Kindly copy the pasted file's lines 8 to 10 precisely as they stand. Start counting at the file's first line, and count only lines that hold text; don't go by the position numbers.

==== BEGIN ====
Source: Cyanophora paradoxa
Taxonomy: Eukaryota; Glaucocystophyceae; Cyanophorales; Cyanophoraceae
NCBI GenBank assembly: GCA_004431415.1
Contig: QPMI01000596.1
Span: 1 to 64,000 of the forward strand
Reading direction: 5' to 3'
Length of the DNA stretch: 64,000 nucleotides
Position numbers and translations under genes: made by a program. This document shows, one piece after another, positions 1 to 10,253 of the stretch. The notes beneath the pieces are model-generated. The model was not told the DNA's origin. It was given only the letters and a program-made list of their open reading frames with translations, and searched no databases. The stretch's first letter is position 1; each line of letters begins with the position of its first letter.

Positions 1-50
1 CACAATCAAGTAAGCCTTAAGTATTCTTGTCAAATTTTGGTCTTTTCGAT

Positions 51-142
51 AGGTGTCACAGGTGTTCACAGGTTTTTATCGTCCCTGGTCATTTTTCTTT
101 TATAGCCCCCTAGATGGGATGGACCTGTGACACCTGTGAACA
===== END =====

Position numbers and translations under genes: made by a program. This document shows, one piece after another, positions 1 to 10,253 of the stretch. The notes beneath the pieces are model-generated. The model was not told the DNA's origin. It was given only the letters and a program-made list of their open reading frames with translations, and searched no databases. The stretch's first letter is position 1; each line of letters begins with the position of its first letter.

Positions 1-50
1 CACAATCAAGTAAGCCTTAAGTATTCTTGTCAAATTTTGGTCTTTTCGAT